I think you've hit the nail on the head Finleysmaid - we have to all do what is right for our settings. I also don't have a great number of children playing with guns or killing games and when they do I try to extend and develop it so that it is not low-level, repetitive play. I also try to question the need for the use of the guns e.g. the other day I was interacting with 2 of the boys that like the goodies and baddies games - they were looking for Goblins to take back to their cave (the playhouse) - I joined in with this and we had a discussion about where Goblins might hide and off we went to find them. We made a trail with the stepping stones and hoops so that we could find out way back and then we spotted them at the other side of the gate. We used the cones as 'fire' to stop them coming in and then they build a wall using foam bricks and wooden bricks. One of the boys said "and then we need a gun on the top" - this is where I questioned him - "do we need a gun?" "do we need to shoot them if they can't come in?" etc I didn't at any point tell him to remove the gun but felt it was right to question this as this is where I think the play can get stuck "lets just stick a gun on the top..." (it's ok but what's the reason?). I think some children can get into a real 'rut' of using the word 'kill' in any context and instead of saying 'no you must not...' I try to get them to think about what that means. E.g. same boy today - using skipping ropes to catch and kill the whale - so I talked to him about the fact that there a not many whales left anymore and killing them might not be the best idea. He loves fishing so that got him onto the fish that his dad and caught and which ones they can eat.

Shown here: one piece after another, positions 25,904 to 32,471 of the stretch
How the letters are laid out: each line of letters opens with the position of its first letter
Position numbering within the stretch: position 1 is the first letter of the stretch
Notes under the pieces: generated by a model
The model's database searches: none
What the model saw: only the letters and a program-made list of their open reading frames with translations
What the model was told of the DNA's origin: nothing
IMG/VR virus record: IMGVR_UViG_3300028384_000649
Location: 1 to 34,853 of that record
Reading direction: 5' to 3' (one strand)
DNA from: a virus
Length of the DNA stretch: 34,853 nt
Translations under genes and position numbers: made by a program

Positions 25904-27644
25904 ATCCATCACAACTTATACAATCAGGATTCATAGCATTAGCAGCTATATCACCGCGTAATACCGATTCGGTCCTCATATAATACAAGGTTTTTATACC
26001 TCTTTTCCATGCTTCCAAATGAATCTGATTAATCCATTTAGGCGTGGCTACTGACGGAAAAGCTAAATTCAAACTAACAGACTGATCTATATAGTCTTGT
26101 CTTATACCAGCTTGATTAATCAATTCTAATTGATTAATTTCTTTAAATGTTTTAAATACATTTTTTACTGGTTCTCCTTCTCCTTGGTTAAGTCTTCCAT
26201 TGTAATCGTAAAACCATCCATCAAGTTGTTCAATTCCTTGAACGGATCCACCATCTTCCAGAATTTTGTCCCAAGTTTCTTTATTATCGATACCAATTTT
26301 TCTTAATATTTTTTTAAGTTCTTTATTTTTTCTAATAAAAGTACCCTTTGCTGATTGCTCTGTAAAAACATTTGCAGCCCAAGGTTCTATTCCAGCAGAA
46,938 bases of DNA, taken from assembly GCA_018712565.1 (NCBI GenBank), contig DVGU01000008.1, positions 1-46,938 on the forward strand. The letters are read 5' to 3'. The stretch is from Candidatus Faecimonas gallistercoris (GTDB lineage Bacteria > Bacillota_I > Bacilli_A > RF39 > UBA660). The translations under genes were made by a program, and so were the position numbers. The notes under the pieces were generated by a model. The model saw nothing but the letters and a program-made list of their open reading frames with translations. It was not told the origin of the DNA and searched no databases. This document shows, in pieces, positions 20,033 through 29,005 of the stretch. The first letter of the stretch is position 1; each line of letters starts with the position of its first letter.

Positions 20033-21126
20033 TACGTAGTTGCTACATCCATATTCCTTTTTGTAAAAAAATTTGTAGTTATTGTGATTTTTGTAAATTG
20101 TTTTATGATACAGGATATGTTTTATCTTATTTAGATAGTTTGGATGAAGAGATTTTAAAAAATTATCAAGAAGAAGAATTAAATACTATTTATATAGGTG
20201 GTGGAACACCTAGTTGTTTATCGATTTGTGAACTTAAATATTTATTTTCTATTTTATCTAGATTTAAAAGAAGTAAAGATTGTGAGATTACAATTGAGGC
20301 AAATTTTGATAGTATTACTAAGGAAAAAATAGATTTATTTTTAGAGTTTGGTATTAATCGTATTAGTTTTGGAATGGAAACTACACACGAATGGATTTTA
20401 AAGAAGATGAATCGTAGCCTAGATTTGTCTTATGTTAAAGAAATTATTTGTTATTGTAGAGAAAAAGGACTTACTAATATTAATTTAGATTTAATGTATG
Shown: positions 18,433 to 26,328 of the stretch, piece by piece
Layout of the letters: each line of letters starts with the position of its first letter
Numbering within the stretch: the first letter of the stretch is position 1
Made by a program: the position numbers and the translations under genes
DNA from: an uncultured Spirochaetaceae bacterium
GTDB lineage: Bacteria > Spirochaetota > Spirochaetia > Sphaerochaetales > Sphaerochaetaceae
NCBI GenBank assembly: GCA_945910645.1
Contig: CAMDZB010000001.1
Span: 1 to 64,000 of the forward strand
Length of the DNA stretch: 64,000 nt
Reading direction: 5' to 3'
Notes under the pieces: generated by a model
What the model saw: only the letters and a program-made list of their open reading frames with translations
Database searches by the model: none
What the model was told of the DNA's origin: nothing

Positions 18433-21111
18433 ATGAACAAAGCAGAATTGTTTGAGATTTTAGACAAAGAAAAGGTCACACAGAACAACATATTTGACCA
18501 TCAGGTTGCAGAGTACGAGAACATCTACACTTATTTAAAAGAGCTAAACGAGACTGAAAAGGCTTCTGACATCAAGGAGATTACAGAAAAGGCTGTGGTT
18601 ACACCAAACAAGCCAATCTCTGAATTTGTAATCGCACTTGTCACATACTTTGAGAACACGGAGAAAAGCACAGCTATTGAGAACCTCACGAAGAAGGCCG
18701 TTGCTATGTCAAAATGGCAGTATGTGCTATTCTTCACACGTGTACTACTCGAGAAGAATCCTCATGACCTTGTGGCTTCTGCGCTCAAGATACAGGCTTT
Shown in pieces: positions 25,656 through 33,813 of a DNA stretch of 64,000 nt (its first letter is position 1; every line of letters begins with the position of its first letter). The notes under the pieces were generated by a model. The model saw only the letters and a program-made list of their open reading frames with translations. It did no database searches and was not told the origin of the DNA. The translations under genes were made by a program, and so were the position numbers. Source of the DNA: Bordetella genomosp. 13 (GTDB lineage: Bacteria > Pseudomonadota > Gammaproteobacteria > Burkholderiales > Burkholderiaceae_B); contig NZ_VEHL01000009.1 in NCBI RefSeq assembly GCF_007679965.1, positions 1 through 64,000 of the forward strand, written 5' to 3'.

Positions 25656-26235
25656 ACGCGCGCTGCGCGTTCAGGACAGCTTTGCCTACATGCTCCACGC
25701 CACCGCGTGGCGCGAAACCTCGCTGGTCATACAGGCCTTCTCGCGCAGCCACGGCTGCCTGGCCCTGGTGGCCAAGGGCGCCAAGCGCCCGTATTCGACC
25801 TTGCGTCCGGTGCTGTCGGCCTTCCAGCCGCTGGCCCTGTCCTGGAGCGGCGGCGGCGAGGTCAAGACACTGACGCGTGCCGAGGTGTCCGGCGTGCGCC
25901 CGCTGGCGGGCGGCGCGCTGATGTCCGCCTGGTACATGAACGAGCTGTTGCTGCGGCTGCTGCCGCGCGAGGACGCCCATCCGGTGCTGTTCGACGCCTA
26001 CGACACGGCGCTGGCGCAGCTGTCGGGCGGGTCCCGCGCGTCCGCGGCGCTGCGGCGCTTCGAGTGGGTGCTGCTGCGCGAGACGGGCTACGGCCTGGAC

These situations also make me consider an ABC-does type question: if these children are always going back to the same type of play, is there nothing else that interests them in our setting and what can I do about this?

Green hippo x